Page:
A newspaper editor would never send a reporter who doesn't understand football to cover a football game. So why do inadequately trained reporters cover religion? Maybe its time for the television and print media to undergo a religious revival.
It seems that almost everyone is complaining about the quality of news-media coverage of religion. Catholic bishops complain about sensationalism in stories about priest pedophilia; Evangelical Christians complain that they are stereotyped by the media; religious leaders complain that the media don't take religion seriously; Norman Lear charges that the media don't understand spirituality; the press ombudsman at the Washington Post bemoans the state of reporting about religion; and the White House complains that the media trivialized the first lady's call for a public debate about values and the "politics of meaning."
Some of these complaints charge media bias against particular religions or against religion in general. Some say that the media don't understand religion and that religious leaders don't understand the media. Others complain that religion coverage suffers simply because reporters and editors don't do what they were trained to do - or should have been trained to do - as professional journalists.
"There is very, very little difference among Catholics, mainline Protestants, and fundamentalist Protestants in their view about how the media functions," says John Seigenthaler, former editorial director of USA Today and director of a project on media coverage of religion with the Freedom Forum, a foundation that conducts research on the media. "They all think the media is unfair to religion generally - and specifically unfair to their denomination."
How should we sort out all of these charges and countercharges? How bad is media coverage of religion? How does media coverage of religion compare with coverage of other areas? How much is bias a factor? The best way to answer all of these questions is to look first at the expectations and views of the major players involved - religious leaders, reporters, editors, and readers - and to look at the amount, topics, and quality of media coverage itself.
Religious leaders offer perhaps the broadest criticism of media coverage. Archbishop William Keeler of Baltimore, president of the National Conference of Catholic Bishops, charges that media coverage of the Catholic Church is shallow and "preprogrammed" toward divisive issues. Reporters tend to interview people with extreme views on either side of the spectrum, he says.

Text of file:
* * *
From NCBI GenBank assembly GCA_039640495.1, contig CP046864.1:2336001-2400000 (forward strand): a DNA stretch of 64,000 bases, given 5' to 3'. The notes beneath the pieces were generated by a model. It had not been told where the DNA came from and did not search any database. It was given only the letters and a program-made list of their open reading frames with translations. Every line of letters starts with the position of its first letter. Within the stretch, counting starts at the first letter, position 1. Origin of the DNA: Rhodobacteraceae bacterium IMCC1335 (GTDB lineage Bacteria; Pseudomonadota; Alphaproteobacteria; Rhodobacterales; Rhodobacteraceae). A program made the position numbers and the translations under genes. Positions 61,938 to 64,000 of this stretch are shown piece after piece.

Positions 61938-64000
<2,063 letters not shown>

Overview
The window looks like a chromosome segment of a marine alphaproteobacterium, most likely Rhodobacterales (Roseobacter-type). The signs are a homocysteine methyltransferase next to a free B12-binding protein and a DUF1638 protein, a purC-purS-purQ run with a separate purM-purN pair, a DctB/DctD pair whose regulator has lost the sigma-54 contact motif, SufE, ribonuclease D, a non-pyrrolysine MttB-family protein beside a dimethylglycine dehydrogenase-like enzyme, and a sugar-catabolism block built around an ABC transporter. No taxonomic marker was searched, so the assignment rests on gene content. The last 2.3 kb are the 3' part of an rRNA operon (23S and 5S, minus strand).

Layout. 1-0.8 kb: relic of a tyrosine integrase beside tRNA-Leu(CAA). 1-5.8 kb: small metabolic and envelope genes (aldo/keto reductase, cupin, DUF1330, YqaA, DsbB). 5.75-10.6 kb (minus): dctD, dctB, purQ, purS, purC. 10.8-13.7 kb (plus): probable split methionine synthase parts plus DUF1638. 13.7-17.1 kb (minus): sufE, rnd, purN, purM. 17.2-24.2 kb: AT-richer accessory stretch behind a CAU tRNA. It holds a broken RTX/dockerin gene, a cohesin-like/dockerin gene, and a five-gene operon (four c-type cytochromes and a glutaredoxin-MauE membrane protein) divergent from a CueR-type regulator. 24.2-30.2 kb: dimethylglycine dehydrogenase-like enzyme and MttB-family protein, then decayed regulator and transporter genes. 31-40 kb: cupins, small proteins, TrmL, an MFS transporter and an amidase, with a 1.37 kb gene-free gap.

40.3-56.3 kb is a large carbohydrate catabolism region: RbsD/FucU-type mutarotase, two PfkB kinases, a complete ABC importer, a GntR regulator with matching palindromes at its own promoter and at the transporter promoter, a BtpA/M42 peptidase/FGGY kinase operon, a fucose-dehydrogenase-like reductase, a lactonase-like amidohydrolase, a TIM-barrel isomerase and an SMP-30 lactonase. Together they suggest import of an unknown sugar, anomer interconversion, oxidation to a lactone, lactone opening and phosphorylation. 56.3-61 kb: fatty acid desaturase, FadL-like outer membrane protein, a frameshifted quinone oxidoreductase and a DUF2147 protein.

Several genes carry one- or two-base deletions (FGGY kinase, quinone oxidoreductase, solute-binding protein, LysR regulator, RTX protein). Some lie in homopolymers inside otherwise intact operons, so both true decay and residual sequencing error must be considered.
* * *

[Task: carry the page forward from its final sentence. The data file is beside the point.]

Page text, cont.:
When Pope John Paul II came to Denver for World Youth Day in 1993, Keeler says, the media focused on Catholic dissent on a few issues while missing the broader story of the pope's message. Similarly, a study conducted for the Knights of Columbus several years ago found that most coverage of the Catholic Church from the 1950s through the 1980s focused on the theme of dissent versus church authority.
Get my good side, please
Reporters who cover religion take a different view. There is a "culture clash" between reporters and religious leaders, according to a report from the Freedom Forum written by John Dart, a veteran religion writer for the Los Angeles Times, and the Rev. Jimmy Allan, former president of the Southern Baptist Convention and founder of ACTS, a Southern Baptist cable network.
Reporters say their job is to "inform, not inspire," the report says. Reporters also say that religious leaders, like politicians, business leaders, labor leaders, entertainers, and sports figures, want to be seen in the best possible light. Jim Franklin, the veteran religion writer for the Boston Globe, says religious leaders have "unrealistic expectations" if they expect the secular media to advance their religious views.
But focusing too closely on the culture clash between reporters and religious leaders distracts from the focus on editors, who are the real decision makers when it comes to coverage. …